November 9, 2011 / 12:05 PM / 7 years ago

Cain looks to move past controversy at debate

ROCHESTER, Michigan (Reuters) - Republican Herman Cain will try to move past an escalating sexual harassment controversy on Wednesday during a U.S. presidential debate on economic issues held in the hard-hit manufacturing state of Michigan.

Republican presidential candidate Herman Cain speaks during a news conference in Scottsdale, Arizona November 8, 2011. REUTERS/Joshua Lott

The debate will be a homecoming for Cain’s rival Mitt Romney, who was born in Michigan and hopes to consolidate his status as the candidate-to-beat in the Republican race to choose a 2012 challenger to President Barack Obama.

The economic focus is likely to limit discussion of the harassment allegations by four women against Cain, which threaten to derail the former pizza executive’s White House campaign despite his denials.

But the controversy, which has lingered for more than a week, will be hard for voters to forget. Polls show it has eroded favorable voter perceptions of Cain without knocking him from his spot near the top of the pack with Romney so far.

“This debate is going to be about Herman Cain even if nothing is said about the harassment allegations all night,” Republican strategist Ford O’Connell said.

Cain’s rivals have tiptoed around the subject, trying to avoid looking like they are piling on. Romney and Newt Gingrich urged Cain on Tuesday to address the charges, which he did in a news conference where he repeated his denials and vowed they would not force him to withdraw.

Cain’s difficulties could open the door for one of the handful of other candidates battling for the allegiance of conservatives in hopes of becoming the clear alternative to the more moderate Romney in the Republican race.

“The whole Cain saga creates a real opportunity for one of the other anti-Romney candidates, someone like Newt Gingrich or Rick Perry, to shine,” O’Connell said.

So far conservatives have failed to coalesce around a single candidate. A series of conservative contenders — first U.S. congresswoman Michele Bachmann, then Perry and now Cain — has risen in polls to challenge Romney only to fall back.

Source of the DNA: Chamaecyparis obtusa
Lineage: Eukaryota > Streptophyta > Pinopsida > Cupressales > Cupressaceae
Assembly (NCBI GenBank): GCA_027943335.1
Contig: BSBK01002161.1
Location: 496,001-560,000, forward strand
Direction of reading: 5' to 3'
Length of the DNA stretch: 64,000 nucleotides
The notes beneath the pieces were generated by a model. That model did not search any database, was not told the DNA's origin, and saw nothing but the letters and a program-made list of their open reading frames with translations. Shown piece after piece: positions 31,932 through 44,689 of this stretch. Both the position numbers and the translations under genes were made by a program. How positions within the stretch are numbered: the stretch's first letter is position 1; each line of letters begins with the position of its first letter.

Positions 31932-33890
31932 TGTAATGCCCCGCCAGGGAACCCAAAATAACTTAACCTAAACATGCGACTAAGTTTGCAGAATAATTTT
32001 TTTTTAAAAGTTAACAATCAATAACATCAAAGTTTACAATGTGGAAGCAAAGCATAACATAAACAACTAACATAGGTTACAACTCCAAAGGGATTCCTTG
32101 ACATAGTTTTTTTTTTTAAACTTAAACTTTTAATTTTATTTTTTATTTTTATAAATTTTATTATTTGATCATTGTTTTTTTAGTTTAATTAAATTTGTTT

Gingrich, the former U.S. House speaker, has seen his poll numbers inch up and hopes to challenge for a spot in the top tier. Perry, the Texas governor, is still mired in the middle of the pack but has started to air campaign commercials in states with early nominating contests.

Support for Romney, the former Massachusetts governor, has held relatively steady in the mid-20s in polls for much of the year.

Eight candidates will participate in the 8 p.m. EST/0100 GMT debate at Oakland University in Rochester, Michigan, outside Detroit.

The economic struggles in the state, which has seen its manufacturing base hit hard by the economic downturn, will serve as a backdrop to the debate. The state unemployment rate of 11.1 percent in Michigan is the third-highest in the country and well above the 9 percent national rate.

Romney, whose father was a former Michigan governor and a former auto executive, is likely to be in the hot seat again as the rest of the Republican field races to catch up.

“Realistically, Romney is going to be a target, especially given the fact he is from Michigan and continues to be perceived as the guy to beat by a lot of folks,” said Saul Anuzis, a former Michigan state party chairman and a Romney supporter.

Democrats got the ball rolling on Tuesday with an attack on Romney for opposing the 2009 auto industry bailout that helped revive Michigan-based General Motors and Chrysler. The web video featured a Romney column written in 2008 titled “Let Detroit Go Bankrupt.”

Democrats hope the issue will be a potent one for Obama if he meets Romney in a 2012 general election match.

With the Republican campaign consumed for more than a week by the Cain scandal, Anuzis said he expected a concerted effort to focus on economic issues like the flat tax plans from Cain and Perry and to stay away from the Cain controversy.

“I think there will be pressure to ensure they stay on the issues and there is some substance to it,” Anuzis said.

Editing by Christopher Wilson

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